A coalition of labor unions will today begin distributing leaflets calling on supporters to attend a nationwide strike in March, two days after the planned distribution date due to the fact the majority of printing houses in the city refused to print the flyers.
Union representatives said Wednesday that since Monday they had been turned away from a number of printing houses, which they believe were afraid to print material that would be seen by the government as inciting people to break the current ban on public gatherings.
“Maybe the government has called for something, I don’t know but the printing houses are scared [to print the leaflet],” said Ath Thorn, president of the Cambodian Labor Federation.
They have now found one printing house that has agreed to take their business.
The leaflet lists the unions’ seven demands and calls on workers to go on strike from March 12 through 15 should those demands not be met.
The demands include the release of the 21 protesters still imprisoned following labor strikes on Veng Sreng Street on January 2 and 3; a $160 minimum wage for garment workers; the prosecution of state forces who killed five protesting strikers on January 3; and an end to the government’s ban on public gatherings, among other things.
The document also calls for all workers to refuse to work overtime from February 24 to 28 and to attend a public forum at Freedom Park on March 8, to which Interior Minister Sar Kheng, Labor Minister Ith Sam Heng and Deputy Prime Minister Keat Chhon will be invited to answer questions about the labor sector.
Chheng La, vice president of the Independent Democratic Youth Trade Union, one of 18 signatories to the document, said 50,000 copies of the leaflet had been printed and that 50,000 more would be printed for distribution today.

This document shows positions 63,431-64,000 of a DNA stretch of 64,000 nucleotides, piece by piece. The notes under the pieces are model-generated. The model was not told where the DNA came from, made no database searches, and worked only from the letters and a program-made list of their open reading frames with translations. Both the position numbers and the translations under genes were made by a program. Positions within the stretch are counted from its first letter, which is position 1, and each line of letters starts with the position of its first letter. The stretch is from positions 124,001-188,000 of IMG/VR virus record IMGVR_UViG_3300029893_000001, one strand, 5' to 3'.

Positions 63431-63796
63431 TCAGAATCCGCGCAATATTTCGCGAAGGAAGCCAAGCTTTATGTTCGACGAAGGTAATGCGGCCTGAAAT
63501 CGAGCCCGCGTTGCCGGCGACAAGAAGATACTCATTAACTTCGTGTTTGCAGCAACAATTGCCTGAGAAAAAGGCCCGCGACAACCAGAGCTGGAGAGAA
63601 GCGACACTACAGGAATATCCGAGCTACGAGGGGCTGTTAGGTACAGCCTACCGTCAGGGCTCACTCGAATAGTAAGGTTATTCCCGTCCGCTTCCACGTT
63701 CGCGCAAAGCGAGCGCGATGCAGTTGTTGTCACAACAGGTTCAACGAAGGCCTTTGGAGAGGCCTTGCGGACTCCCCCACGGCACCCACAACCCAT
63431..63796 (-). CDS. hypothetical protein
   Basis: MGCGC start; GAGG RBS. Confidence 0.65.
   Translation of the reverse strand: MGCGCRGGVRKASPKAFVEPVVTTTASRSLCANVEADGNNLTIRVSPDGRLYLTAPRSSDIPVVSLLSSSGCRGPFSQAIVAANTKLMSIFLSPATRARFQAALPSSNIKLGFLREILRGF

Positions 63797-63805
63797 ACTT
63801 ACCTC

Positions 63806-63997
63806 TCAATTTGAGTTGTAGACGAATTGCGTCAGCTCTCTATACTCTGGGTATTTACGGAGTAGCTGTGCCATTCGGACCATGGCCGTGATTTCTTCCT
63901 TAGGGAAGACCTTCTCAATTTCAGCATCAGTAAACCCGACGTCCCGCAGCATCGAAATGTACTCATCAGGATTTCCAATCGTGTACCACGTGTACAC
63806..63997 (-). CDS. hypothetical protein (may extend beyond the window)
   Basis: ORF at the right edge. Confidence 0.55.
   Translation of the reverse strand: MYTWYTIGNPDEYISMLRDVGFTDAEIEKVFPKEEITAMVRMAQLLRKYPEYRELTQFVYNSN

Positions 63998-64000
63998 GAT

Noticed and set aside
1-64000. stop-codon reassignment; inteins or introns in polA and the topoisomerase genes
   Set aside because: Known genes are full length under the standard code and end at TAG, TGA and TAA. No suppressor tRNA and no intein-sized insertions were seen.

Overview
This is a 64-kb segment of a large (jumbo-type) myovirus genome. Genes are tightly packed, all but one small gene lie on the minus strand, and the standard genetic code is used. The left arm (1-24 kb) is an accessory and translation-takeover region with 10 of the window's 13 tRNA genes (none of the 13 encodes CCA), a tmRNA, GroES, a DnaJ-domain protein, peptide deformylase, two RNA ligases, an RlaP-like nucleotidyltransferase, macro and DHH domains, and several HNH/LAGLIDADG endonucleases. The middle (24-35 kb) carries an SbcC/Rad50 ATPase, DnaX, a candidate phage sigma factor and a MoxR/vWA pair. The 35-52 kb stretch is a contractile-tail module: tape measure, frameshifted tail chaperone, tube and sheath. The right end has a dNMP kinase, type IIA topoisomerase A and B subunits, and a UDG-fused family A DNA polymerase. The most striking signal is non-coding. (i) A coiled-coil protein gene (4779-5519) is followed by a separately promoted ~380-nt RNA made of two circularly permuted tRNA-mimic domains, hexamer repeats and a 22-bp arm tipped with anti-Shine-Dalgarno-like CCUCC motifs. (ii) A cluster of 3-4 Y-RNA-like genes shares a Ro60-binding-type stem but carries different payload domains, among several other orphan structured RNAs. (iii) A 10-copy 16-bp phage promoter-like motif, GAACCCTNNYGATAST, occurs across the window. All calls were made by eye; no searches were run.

“We are slow because the printers were scared, but at least we have found one who will print for us,” she said.
Of five printing houses visited by reporters Wednesday, four refused to print the document.
At TST Printing on Street 271, a manager who declined to be named said: “I do not want to be involved with this. I am worried about the problems it could cause.”
At T.Y., a printing house on Sothearos Boulevard, duty manager Seiha Sopheap made a phone call to his manager to see if he would agree to make 20,000 copies.
“My boss Ly Huot works at the Interior Ministry and he does not permit,” Mr. Sopheap said.
Long Dimanche, spokesman for City Hall, reiterated Wednesday that the distribution of leaflets was illegal as it would violate the government’s ban on public gatherings.
While Mr. Dimanche declined to say whether a directive had been issued to printing houses, he praised their actions.
“We are proud of the printing companies that do not provide the leaflets to [the unions]. They know what is legal and illegal.”
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